The authors provide a framework for conceptualizing opportunities for surveillance and registries that divides care into three phases: pre-hospital, facility-based emergency care and post-emergency care. And they suggest possible sources of data beyond that collected at a health facility, such as ambulance records for road traffic injuries, police records for interpersonal violence, and insurance and labor information on workplace injuries.

Given that paper records are still common in LMICs, and an over-burdened ED staff may be frustrated by data collection, the authors suggest identifying and prioritizing what is most important to the emergency system and using standardized clinical documentation.

Research needed in LMIC context

Clinical research in emergency care in LMICs is rare, but the investment will make care “more effective, responsive and appropriate for the population,” the authors noted.

What works for patients in developed countries may not translate to the LMIC context. For example, the authors note a Fogarty-supported study that found guidelines for treating sepsis in a high-income country protocol had harmful effects when used in Zambia.

Several constraints to conducting clinical research were identified, including a lack of consistently applied, relevant and reproducible metrics. Leveraging technology represents a “promising” opportunity to improve emergency care, the authors suggested. Tablet-based data collection tools, text messaging for rapid patient follow up and telemedicine for improved patient diagnoses all hold potential. Distance learning and other non-traditional media should be studied to see if they can be efficiently implemented for research training.

Unique ethics questions posed

Research in any emergency situation raises ethical questions. The concerns are heightened in LMICs where ED patient volume is high, staff is overburdened, health infrastructure is weak and populations are especially vulnerable. Despite all that, it is “possible and essential to global health,” to conduct ethical emergency care research in developing countries, according to the CLEER working group that focused on ethics and produced a paper outlining several distinctive challenges.

On the side of the road, a badly damaged large truck lays on its side, people gather to inspect the accident.
© 2012 David Davies-Deis, Courtesy of Photoshare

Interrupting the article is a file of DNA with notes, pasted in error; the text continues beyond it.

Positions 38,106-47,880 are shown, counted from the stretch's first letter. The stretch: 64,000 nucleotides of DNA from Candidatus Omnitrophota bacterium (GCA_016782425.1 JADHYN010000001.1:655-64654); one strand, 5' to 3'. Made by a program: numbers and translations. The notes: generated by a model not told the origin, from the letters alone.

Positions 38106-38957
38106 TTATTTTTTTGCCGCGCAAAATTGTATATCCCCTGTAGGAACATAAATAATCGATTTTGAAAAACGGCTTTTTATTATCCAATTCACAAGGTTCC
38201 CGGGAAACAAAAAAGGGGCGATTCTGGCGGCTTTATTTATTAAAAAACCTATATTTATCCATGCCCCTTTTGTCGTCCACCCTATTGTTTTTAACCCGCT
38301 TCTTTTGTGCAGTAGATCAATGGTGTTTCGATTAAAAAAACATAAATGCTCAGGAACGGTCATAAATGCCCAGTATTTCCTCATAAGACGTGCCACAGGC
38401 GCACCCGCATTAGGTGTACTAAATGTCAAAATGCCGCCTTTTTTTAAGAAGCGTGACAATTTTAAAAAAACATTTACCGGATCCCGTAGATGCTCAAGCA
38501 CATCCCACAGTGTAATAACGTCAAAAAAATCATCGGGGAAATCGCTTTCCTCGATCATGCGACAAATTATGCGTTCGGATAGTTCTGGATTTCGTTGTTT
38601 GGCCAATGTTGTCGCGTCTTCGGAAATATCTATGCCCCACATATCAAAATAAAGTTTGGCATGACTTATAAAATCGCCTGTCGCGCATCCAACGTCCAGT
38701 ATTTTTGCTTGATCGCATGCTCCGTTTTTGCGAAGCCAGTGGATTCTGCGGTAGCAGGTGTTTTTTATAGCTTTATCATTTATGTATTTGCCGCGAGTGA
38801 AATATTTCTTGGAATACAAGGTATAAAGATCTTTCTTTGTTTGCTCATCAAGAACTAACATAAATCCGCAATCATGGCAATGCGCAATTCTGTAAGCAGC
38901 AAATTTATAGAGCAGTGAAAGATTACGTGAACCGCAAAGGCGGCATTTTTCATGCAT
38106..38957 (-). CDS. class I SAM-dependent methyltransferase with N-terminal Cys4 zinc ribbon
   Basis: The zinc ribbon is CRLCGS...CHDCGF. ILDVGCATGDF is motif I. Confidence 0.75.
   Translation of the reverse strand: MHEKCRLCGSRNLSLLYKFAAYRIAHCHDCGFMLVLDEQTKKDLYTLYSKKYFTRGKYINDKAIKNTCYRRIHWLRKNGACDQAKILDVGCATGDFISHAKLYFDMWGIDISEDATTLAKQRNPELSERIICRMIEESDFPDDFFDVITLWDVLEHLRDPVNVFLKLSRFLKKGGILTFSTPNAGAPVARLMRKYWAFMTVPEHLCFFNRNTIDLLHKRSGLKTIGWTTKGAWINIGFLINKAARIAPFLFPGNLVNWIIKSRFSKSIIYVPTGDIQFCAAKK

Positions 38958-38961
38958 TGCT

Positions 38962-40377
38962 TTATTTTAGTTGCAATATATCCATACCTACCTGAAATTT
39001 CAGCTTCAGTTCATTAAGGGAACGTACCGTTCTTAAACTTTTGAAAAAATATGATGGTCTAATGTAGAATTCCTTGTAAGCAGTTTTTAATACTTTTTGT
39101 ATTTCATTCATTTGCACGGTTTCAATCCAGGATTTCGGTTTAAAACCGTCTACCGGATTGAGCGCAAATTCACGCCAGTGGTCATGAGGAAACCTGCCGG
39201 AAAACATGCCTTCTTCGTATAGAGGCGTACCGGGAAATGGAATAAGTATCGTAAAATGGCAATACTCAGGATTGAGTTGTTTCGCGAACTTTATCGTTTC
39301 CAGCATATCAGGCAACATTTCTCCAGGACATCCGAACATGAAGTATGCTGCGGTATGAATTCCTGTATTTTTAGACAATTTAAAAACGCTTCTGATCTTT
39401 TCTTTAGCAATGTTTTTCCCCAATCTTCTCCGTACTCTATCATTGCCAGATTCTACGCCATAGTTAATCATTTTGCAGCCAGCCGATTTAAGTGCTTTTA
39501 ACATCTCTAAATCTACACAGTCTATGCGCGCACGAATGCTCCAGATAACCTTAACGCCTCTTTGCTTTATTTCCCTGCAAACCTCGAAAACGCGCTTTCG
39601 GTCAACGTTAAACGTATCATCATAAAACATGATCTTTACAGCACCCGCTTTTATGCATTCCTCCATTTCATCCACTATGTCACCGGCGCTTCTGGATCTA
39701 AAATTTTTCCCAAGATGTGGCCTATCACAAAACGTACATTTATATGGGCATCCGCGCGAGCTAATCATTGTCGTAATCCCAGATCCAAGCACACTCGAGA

A traffic accident in Abuja, Nigeria.

Assessing the risks and benefits of an intervention may be complicated by the fact that LMIC patients are often sicker when they arrive at the ED than those in HICs, and may also have underlying concerns such as malnutrition. The global standard of care may not be available or is too expensive. In the urgency of the ED, there may not be time to clearly differentiate the role between the clinician providing care and the researcher seeking consent. Researchers and research ethics committees need to be mindful of the multiple ways in which potential participants may be vulnerable, the authors suggested. For example, can they make their own decisions, or do they require extra privacy because of a stigmatizing issue? Excluding vulnerable populations raises another set of concerns - will that bias recruitment or deny people potential benefits? Obtaining quality, fully informed consent from patients or families, or waiving consent, is another ethical challenge. Engaging the community in the research process may provide some protections.

The ethics working group reviewed human subject research regulations in a dozen LMICs and found they vary between countries, but most would allow for a substantial amount of emergency care research. However, there are no internationally accepted guidelines for the ethical review of this research and much of the bioethics literature focuses on issues relevant to HICs. As a first step, the authors proposed an international conference to set an agenda for harmonizing emergency care research ethics practice in LMICs.

Demonstrating the economic value